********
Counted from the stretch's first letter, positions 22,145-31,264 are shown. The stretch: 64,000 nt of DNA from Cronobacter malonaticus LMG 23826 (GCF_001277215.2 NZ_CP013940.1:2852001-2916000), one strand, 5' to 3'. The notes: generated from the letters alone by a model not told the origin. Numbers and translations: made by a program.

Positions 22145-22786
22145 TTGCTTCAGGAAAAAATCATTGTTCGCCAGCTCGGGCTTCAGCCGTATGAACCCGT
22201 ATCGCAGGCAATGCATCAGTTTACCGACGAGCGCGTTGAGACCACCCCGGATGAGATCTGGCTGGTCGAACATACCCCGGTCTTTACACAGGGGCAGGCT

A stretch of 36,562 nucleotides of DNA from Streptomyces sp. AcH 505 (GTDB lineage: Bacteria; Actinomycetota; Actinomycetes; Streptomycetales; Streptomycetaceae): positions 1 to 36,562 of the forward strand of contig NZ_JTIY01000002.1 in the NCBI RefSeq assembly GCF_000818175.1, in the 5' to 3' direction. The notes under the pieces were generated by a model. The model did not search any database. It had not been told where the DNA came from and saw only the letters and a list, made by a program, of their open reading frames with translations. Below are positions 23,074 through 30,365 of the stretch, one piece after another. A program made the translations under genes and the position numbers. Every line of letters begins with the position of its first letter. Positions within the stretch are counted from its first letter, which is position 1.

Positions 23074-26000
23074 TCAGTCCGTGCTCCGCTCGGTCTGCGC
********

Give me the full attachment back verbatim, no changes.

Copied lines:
Counted from the stretch's first letter, positions 22,145-31,264 are shown. The stretch: 64,000 nt of DNA from Cronobacter malonaticus LMG 23826 (GCF_001277215.2 NZ_CP013940.1:2852001-2916000), one strand, 5' to 3'. The notes: generated from the letters alone by a model not told the origin. Numbers and translations: made by a program.

Positions 22145-22786
22145 TTGCTTCAGGAAAAAATCATTGTTCGCCAGCTCGGGCTTCAGCCGTATGAACCCGT
22201 ATCGCAGGCAATGCATCAGTTTACCGACGAGCGCGTTGAGACCACCCCGGATGAGATCTGGCTGGTCGAACATACCCCGGTCTTTACACAGGGGCAGGCT

A stretch of 36,562 nucleotides of DNA from Streptomyces sp. AcH 505 (GTDB lineage: Bacteria; Actinomycetota; Actinomycetes; Streptomycetales; Streptomycetaceae): positions 1 to 36,562 of the forward strand of contig NZ_JTIY01000002.1 in the NCBI RefSeq assembly GCF_000818175.1, in the 5' to 3' direction. The notes under the pieces were generated by a model. The model did not search any database. It had not been told where the DNA came from and saw only the letters and a list, made by a program, of their open reading frames with translations. Below are positions 23,074 through 30,365 of the stretch, one piece after another. A program made the translations under genes and the position numbers. Every line of letters begins with the position of its first letter. Positions within the stretch are counted from its first letter, which is position 1.

Positions 23074-26000
23074 TCAGTCCGTGCTCCGCTCGGTCTGCGC